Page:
TOKYO FASHION MUSEUM
This international design competition for a Japanese fashion museum was organised by Arquitectum, a company purely focused on architectural competitions, in collaboration with the Waseda University of Tokyo and the prestigious architect members of the jury; François Blanciak, Julian Worrall, Ryoji Suzuki, Yoshiaki Akasaka & Yosuke Hayano.
In the past decades, the Japanese have become leaders in design and industrial production, and have contributed to improving everyday life in unique and creative ways, merging occidental science and technology with Asiatic philosophy and history. In the spirit of creativity and the everyday, the brief was to design a landmark 100 meter high rise tower-museum, containing exhibition areas for 20th century fashion history.
The site chosen for the competition is located on Omotesando Street, in a district renowned for the biggest and most prestigious fashion houses in Japan. These buildings, designed by some of the world’s most renowned architects, were to be the backdrop for the new fashion museum tower.
AOJ drew inspiration from a traditional Japanese garment, the Kimono. In the making of a ‘Kimono’ one bolt of fabric is cut into four ribbons to fashion the garment. In order to be just to the many Zeitgeists of fashion AOJ’s design reflects the creation of the Kimono through four latticed ribbon facades that are used to translate the concept of the Kimono into the building.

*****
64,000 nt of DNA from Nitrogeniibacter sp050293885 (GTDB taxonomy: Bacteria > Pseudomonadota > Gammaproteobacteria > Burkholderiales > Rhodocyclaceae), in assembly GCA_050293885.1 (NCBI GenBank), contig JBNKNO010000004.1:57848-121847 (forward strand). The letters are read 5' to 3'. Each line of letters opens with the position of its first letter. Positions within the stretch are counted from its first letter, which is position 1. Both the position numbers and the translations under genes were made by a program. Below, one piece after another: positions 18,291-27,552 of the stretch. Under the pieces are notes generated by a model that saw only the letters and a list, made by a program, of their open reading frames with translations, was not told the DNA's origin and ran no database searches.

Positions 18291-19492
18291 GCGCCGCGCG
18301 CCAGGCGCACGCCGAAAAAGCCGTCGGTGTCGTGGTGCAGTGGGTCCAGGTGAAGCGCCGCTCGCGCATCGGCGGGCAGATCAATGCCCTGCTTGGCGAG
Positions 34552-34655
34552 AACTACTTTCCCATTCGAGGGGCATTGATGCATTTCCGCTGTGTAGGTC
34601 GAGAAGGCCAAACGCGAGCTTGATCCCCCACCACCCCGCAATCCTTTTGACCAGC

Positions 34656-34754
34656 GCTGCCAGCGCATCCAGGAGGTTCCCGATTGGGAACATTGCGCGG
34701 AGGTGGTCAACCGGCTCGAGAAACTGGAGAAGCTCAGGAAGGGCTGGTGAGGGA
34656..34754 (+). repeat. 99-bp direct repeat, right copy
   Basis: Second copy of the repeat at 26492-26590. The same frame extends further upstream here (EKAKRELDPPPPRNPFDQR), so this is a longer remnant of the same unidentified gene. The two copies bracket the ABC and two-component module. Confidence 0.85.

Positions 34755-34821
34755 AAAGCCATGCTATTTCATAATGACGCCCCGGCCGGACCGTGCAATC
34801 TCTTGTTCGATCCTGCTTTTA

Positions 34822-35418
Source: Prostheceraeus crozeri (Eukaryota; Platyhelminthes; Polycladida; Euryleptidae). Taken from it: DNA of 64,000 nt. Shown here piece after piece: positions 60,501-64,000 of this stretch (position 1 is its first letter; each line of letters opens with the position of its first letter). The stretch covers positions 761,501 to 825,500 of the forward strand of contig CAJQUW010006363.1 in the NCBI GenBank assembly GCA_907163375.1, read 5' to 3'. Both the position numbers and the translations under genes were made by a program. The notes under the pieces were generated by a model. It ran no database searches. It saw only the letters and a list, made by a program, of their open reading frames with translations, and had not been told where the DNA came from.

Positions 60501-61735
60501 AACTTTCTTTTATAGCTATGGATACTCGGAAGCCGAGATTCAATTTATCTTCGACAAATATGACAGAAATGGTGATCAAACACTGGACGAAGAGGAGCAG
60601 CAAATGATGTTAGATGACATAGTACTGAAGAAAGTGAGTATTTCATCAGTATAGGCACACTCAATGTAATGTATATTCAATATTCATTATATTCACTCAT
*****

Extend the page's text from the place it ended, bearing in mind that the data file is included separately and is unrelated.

The latticed ribbons extend into the surrounding fashion district, as urban installations of street furniture and art, linking the building to prominent fashion houses along Omotesando Street, and thereby tying the identity of the fashion precinct to the fashion museum tower.
The design methodology was defined in a 6 step process. The program was apportioned into areas, layered vertically and covered in the latticed ribbons, that are made up of structural triangular segments, which add stability to the 100m tower. Cladding these triangles is a matrix of diverse panels that deal with orientation specific criteria such as solar control, views, ventilation and electricity generation. These transform the building’s fabric into a beneficial constantly fluid form.
Artificial lighting is used on the Kimono to change its appearance from day to night, altering the aesthetic perception of the building from the surroundings for visual interest, and as a metaphor to an ever changing world of fashion.by
October 4, 2014